As 2008 comes to a close, Melissa Block talks to some of our reporters, and they revisit a few of the major news stories we reported on and the people we met to find out what's happening now.
Opponents Still Banging Against The Border Wall
The U.S. government faced obstacles earlier this year from local governments and environmental groups trying to stop construction of the nearly 700-mile fence along the U.S.-Mexican border.
There's been good progress on the wall, reporter Ted Robbins tells Block, but the opposition to it continues.
"The government says that it has built about 600 miles of barriers. ... The goal was 670 miles, so that's about 90 percent," Robbins says. "What has not been built is in environmentally or culturally sensitive places, all in Texas."
Recently, the Department of Homeland Security sued The Nature Conservancy to condemn land in a South Texas nature preserve so it could build the fence.
"In places, we're talking about an 18-foot-high barrier. And it comes between neighbors, goes across private property, cuts through wildlife corridors," Robbins explains.
But people hoping a new administration will tear down the fence may be disappointed, he says. "As a senator, Barack Obama voted for the fence. The newly designated homeland security secretary is Gov. Janet Napolitano of Arizona, and she knows border issues well. And she has called for increased security."
Robbins also notes that the number of illegal crossers caught in 2008 was the lowest since the mid-1970s.
"So, no doubt that fewer jobs in the U.S. have kept people from crossing, but the wall and increased number of Border Patrol agents probably did, too," he says. "So most people I've talked with think it's really unlikely that the government is going to tear down a $2 billion project that it just built."
What Happened To Eliot Spitzer?
In March, New York Gov. Eliot Spitzer admitted involvement with a prostitution ring and then resigned his office.
But Spitzer was never prosecuted, reporter Mike Pesca tells Block, because the U.S. attorney looked at the facts of the case, compared it with other people who were prosecuted under the Mann Act, a 1910 law enacted to combat prostitution, and decided not to press charges.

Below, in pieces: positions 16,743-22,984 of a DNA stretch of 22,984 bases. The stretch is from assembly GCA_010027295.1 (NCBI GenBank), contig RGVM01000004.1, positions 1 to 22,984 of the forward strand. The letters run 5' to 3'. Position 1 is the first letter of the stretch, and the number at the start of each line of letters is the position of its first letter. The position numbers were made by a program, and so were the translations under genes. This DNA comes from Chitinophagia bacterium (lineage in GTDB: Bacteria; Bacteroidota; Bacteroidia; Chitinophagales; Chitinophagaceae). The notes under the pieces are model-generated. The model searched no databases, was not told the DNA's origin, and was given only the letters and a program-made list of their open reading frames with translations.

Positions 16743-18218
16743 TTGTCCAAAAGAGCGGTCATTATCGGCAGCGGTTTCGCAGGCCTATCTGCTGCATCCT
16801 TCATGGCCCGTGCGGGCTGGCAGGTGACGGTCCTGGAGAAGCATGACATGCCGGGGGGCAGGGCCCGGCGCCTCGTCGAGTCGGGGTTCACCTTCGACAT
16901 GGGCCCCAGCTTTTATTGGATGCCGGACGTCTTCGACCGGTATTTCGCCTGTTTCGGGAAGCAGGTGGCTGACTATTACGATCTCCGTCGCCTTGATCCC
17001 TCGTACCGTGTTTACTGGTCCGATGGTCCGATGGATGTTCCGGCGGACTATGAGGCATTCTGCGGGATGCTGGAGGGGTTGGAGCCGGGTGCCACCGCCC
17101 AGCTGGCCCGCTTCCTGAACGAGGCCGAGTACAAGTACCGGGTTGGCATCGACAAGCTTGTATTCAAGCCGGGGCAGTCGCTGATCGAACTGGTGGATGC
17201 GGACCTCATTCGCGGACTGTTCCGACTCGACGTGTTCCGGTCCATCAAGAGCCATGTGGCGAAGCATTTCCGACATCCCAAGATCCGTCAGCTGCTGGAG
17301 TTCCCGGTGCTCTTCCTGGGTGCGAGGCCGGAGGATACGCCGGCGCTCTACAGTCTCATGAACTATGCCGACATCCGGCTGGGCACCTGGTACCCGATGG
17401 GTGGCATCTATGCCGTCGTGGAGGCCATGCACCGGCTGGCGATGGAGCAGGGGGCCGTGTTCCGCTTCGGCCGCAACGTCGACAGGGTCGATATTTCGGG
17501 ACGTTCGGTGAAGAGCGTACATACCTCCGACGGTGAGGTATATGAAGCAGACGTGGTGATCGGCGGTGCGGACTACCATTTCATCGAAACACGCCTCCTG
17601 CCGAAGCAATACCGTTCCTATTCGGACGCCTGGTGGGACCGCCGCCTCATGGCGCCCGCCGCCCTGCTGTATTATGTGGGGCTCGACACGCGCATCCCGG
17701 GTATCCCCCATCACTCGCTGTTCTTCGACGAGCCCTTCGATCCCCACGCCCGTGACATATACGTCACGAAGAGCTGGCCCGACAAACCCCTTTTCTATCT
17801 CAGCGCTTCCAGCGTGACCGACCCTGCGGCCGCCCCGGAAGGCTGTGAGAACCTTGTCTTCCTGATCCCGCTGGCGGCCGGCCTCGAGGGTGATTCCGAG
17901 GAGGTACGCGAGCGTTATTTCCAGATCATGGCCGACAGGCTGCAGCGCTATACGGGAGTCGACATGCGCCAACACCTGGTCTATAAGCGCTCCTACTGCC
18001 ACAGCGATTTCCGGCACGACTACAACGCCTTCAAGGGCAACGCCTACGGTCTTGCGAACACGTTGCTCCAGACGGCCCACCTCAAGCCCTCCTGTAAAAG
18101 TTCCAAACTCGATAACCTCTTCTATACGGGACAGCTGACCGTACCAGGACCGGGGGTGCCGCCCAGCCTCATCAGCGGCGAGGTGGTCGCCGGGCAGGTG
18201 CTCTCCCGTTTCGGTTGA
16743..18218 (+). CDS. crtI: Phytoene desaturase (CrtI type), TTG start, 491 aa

"What he said was, we in the U.S. federal government do not bring those kinds of prosecutions against the customers unless there are some extenuating circumstances, like a juvenile was involved," Pesca explains.
Today, Spitzer works in his family's real estate development business and writes a column for Slate magazine.
Christmas In Chillicothe, Ohio
Mary Meyers runs the Heartland Cash Advance office at the corner of Bridge and Main in Chillicothe, Ohio, a position that makes her intimately aware of her friends' and neighbors' financial hardships.
Though her family was also hit hard by the sagging economy in her town, Meyers and the Heartland employees adopted three families for the holidays.
It's not so much about the presents; it's the spirit of Christmas," she tells Block.
Their collection efforts enabled them to help seven families in the end, including nine children.
One good Samaritan who saw Meyers' efforts on behalf of the town's families — despite her personal financial troubles — anonymously bought gifts for her kids, says Meyers, who called the presents "a blessing."
"It ended up being a great Christmas. They only had a few presents, which they are not used to, but they seemed to be happy with everything and understood it's just how it was this year," she says.
The Children Of The Yearning For Zion Ranch
On April 3, more than 450 children were removed from the Yearning for Zion Ranch outside Eldorado, Texas, and taken into protective custody after an allegation of child abuse at the ranch. The ranch was home to a polygamist group.
Almost two months later, the Texas Supreme Court ruled that the children be returned to their parents because welfare officials overstepped their authority.
Today, most of the children are home with their parents, reporter Wade Goodwyn tells Block. But many of the parents are afraid to return to the ranch, Goodwyn says.
"That's where the state seized the children. It's gone from being a sanctuary to a target," he says. "Some have gone back to Utah and others are scattered around Texas where they are trying to live their deeply religious lifestyle alone."
Pierre's Penguin Suit
After Pierre the penguin started losing his feathers in 2006, scientists at the California Academy of Sciences in San Francisco, where he lived, studied his problem and eventually outfitted him with a neoprene vest.
Six weeks after donning his new clothes, Pierre's feathers began to regrow and he reclaimed his place as the patriarch of his colony.
Now Pierre, 25, has all his feathers and lives in a million-dollar home in San Francisco's Golden Gate Park. He also has a new girlfriend. She's 17.
"I've not seen him looking as good in a very long time," says Pam Schaller, a senior aquatic biologist at the California Academy of Sciences.
Though there is no medical diagnosis for why Pierre lost his feathers, Schaller says he is due to replace his feathers in April and they will follow his molt closely.
NOAA's Last Wooden Hull Ship
In August, the National Oceanic and Atmospheric Administration retired its last wooden research ship. The John N. Cobb was decommissioned after 58 years of service. Bill Lamoureux served as the ship's chief steward and was teary when the boat left service.
Lamoureux moved on to another NOAA vessel that does research in Alaska.
"This coming season in March, we'll be heading down the coast of Oregon, Washington and California," he tells Block.
When they decommissioned the Cobb, Lamoureux was given the ship's bell, and now he has it mounted on a frame in his home, he says.
"I ring it every now and again," Lamoureux says. "It kinda gets the neighbors' attention a little bit."